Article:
Today I was fortunate to spend the afternoon at an unconference session at the KIPAC@10 conference at SLAC. The session turned into more of a hackathon for the project I was leading, based on my thoughts about a Journal of Brief Ideas, from a few years ago.
We only had a few hours to spend so we had a good chat about the desired feature set for a Journal of Brief Ideas, the kinds of views the user interface would have, and what we might achieve in code during the session. I had previously decided to use figshare as the foundation of JOBI, seeing as it provides DOIs and permanence for all data stored there.
In the end, we drew a few wireframes, thought about what a classic paper by Edwin Hubble would look like as a series of brief ideas, and started the journal. Yes, that’s right, the first couple of entries and the first internal citation now exist on figshare. There are still plenty of issues to resolve but we have a sense for what the minimal model of this journal would look like.
We didn’t get too far on the code as the OAuth caused us some trouble, as it always seems to, but we plan to work on this at the upcoming dot.astronomy conference and Science Hack Day SF 2013. There is, however, a GitHub repository with the initial code we worked on.
Thanks to my coworkers (listed on the front page of the slide set we showed at the end of the session) and to @drphilmarshall for organizing the meeting and including an unconference session.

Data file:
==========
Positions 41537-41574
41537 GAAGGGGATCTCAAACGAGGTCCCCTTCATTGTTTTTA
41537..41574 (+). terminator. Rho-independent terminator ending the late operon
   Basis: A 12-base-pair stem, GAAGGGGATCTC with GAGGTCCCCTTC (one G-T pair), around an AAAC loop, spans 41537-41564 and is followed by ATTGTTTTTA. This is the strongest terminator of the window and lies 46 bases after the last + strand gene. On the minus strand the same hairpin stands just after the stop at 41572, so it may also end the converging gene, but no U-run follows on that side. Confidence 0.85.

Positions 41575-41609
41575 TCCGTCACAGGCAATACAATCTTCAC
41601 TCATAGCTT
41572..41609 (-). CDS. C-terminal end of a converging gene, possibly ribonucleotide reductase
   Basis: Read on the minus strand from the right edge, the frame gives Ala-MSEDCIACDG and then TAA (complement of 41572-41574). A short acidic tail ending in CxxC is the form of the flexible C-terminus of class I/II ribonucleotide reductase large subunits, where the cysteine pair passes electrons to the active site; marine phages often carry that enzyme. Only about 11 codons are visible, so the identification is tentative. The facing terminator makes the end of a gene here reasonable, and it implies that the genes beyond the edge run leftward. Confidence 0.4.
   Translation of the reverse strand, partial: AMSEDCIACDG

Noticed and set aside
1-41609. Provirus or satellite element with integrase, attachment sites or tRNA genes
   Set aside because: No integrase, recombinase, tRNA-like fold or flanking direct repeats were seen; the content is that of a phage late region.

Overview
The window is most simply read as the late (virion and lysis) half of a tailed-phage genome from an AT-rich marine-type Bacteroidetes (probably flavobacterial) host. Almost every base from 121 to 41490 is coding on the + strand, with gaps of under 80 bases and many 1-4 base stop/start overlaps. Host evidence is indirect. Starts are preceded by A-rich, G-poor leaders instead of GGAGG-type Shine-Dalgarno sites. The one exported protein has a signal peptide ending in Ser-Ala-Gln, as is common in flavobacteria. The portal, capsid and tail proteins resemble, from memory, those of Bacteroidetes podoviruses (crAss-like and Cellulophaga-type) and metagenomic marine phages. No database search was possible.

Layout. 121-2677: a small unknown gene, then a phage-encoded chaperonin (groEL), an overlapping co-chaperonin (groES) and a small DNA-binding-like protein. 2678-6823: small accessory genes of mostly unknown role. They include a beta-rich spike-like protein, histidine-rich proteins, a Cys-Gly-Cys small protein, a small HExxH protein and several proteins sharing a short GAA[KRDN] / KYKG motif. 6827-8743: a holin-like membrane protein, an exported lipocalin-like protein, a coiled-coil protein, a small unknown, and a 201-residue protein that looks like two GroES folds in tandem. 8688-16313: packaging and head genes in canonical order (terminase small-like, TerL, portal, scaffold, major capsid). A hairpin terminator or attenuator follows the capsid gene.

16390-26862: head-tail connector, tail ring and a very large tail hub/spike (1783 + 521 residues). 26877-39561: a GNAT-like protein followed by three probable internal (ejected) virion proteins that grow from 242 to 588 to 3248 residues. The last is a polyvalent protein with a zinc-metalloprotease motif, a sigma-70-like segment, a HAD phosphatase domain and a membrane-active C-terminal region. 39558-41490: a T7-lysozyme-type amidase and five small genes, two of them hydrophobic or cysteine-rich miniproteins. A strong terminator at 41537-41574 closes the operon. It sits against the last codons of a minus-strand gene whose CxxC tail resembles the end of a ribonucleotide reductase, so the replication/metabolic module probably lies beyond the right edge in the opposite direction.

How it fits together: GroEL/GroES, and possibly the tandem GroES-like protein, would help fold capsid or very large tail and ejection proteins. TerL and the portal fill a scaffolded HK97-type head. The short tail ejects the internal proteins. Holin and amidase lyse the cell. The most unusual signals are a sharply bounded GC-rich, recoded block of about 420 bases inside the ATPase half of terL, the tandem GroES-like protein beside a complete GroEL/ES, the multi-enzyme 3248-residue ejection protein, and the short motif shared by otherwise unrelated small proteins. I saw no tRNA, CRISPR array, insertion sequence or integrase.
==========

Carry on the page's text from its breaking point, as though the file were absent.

A few weeks ago I went to the BoingBoing/Ford OpenXC Hack day, held at TechShop in San Francisco. About 40 or so hackers with different backgrounds came together to see what we could do using the new OpenXC open source interface to Ford (and other) cars. The system delivers about 50 performance variables from the car up to 60 times per second.
The resulting hacks were useful, intriguing, or just plain fun. I worked with a guy I just met, Steven Kryskalla, a developer from lumosity on a project that I had conceived when I saw the data available.
We built a real-cost-of-driving meter, which basically showed you in real time what your trip was costing. It incorporated the actual amount of fuel being used along with a charge for maintenance and ownership costs.
Seeing as we didn’t have an actual car to drive around and play with, we ran the tests for the device from 5 recorded trips made by a real car. The outputs from those trips were all recorded for the purpose of testing add-ons like ours. So the code was interpreting a stream of data from a file rather than direct from the car but it does the same thing. When the data was parsed, we made the calculations needed and sent the information over a serial port to an Arduino.
The cost was then displayed as a mobile Web page and a physical display that looked a bit like an old-fashioned taximeter, employing 7-segment LED displays driven by the Arduino. The 7-seg display is multiplexed (hence all the wiring you see) but controlled via a very cool library that makes it really easy to operate.
We managed to get the whole system working in about 6 hours of work and were awarded the Best Use of Data prize by the organizers.
You can see the code, which is available to play with and adopt at Steven’s github page. You can also see some (rather blurry) photos of the finished device here.
Thanks to BoingBoing, Ford, and Audeze for the experience and the prizes!